Though the full extent of Haiti’s earthquake Tuesday is yet to be truly understood, the images emerging from the country are heart-wrenching: bodies are piled outside an overflowing Port-au-Prince morgue, men, women and children sit, waiting – bandaged and stunned, a series of makeshift tents has sprung up to shelter the city’s homeless – to replace the somewhat-less makeshift houses that many of them previously inhabited.
It was the current disaster in Haiti that framed last night’s conversation at New York’s Society for Ethical Culture, among Amy Goodman, Raj Patel and Naomi Klein. Together the three painted a picture of a Haiti impoverished by foreign economic decisions – from the early insistence that Haiti pay reparations to French slave owners for its country’s independence, to modern day IMF loans whose conditions included reduced tariff protections for Haitian rice – turning it from self-sufficient in rice production to virtually dependent on American “Miami rice.”
Like many developing countries around the world, Haiti’s poverty is complexly intertwined with its environment, with the destruction of the country’s forests lying at the heart of many of its woes. Haiti today experiences one of the worst rates of soil erosion, as the majority of Haitians, unable to afford alternative fuel sources, rely on trees for firewood and charcoal. Aside from rendering the soil increasingly difficult to farm, the soil erosion magnifies the effects of natural disasters such as this earthquake or the series of hurricanes that hit Haiti in 2008, as houses crammed on to unstable foundations collapse and mudslides gush downhill.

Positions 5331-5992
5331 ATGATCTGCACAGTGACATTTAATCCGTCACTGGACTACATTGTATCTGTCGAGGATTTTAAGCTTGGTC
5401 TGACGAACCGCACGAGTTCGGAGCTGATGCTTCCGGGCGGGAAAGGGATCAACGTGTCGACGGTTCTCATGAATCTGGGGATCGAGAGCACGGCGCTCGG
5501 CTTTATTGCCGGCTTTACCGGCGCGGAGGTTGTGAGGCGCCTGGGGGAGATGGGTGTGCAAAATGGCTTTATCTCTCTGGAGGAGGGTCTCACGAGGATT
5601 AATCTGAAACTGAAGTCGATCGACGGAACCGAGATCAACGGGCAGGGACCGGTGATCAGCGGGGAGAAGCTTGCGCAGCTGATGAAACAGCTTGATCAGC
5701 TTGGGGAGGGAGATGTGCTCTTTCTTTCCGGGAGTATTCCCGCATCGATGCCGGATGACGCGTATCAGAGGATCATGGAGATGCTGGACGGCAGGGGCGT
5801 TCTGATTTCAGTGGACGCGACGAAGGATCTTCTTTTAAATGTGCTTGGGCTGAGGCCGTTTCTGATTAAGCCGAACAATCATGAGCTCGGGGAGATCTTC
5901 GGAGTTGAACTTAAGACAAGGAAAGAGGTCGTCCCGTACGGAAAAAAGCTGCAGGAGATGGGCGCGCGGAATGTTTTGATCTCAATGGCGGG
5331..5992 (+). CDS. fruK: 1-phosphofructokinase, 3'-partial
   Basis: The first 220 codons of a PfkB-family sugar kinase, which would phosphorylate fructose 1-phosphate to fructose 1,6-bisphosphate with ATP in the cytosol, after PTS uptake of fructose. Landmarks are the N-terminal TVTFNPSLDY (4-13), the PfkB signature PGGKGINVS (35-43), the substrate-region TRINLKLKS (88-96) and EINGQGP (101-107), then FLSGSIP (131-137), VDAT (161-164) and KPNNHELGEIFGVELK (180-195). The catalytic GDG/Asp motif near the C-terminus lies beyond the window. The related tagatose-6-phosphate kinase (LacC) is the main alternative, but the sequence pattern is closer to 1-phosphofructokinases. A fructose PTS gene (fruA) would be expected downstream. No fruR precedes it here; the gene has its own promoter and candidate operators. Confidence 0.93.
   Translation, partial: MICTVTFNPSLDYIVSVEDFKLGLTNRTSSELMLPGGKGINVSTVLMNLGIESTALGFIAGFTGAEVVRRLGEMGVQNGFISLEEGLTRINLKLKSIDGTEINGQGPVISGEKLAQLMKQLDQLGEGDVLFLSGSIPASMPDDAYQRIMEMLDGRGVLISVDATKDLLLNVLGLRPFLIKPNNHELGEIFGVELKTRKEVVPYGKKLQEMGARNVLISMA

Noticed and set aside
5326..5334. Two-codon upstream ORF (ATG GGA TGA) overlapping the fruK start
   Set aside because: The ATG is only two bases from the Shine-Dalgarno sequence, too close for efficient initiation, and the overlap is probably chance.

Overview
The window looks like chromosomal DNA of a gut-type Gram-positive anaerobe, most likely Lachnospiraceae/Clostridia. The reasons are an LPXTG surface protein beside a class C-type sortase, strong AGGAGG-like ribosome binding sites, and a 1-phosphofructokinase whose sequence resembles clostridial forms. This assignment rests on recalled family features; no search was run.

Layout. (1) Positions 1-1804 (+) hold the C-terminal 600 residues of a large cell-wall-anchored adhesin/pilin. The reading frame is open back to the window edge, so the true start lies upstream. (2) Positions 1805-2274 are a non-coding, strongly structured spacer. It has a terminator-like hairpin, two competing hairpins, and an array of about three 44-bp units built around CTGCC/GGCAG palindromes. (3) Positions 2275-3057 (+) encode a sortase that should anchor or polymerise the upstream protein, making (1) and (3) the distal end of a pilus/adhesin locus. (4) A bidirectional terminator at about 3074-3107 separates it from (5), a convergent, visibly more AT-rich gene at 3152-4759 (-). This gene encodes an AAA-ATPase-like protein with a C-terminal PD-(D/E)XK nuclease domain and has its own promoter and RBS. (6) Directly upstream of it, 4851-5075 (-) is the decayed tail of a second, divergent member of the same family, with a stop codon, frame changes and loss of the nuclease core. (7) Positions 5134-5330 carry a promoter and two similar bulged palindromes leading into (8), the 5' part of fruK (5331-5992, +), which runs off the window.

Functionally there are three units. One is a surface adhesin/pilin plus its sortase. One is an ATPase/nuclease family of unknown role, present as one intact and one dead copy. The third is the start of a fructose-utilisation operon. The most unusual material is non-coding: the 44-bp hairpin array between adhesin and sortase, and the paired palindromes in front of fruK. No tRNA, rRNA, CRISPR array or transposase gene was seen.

And yet the roots of this deforestation, and the belief that trees are more valuable cut down than standing, can be traced back to Haiti’s early history, as its countrymen felled their rich mahogany forests to help make payments to France. In the two hundred years since then, little has changed, and we continue to see countries around the world destroying their natural resources to pay off debts. As Klein mentioned last night, Bangladesh is pushing forward shrimp farming in a bid to make crippling World Bank loan payments, and is, as a result, destroying its coastal mangrove swamps and making the low-lying country more susceptible to monsoon flooding.
As the images of Haiti continue to pour in and we ask ourselves how we can contribute, Patel and Klein have a couple of suggestions. They urge us to let our media sources know that we are interested in their coverage of Haiti, and to pressure them into providing comprehensive coverage of the events currently unfolding. They also remind us that now is the time to be vigilant. As Klein outlines in her book “The Shock Doctrine,” unpopular policies such as the introduction of loans and privatization of basic amenities are increasingly pushed through in the wake of natural disasters. While Bill Clinton mentions the opportunity to rebuild a more stable, greener Haiti, as this disaster’s silver lining, Patel and Klein warn us to keep note of who profits. As it turns out, their calls are not unheeded. Less than 24 hours after the earthquake hit, the Heritage Foundation published a blog noting the present opportunity to “re-shape Haiti’s…economy.” In response to readers’ outraged comments, the Heritage Foundation promptly removed this section.
Photo courtesy of Wikipedia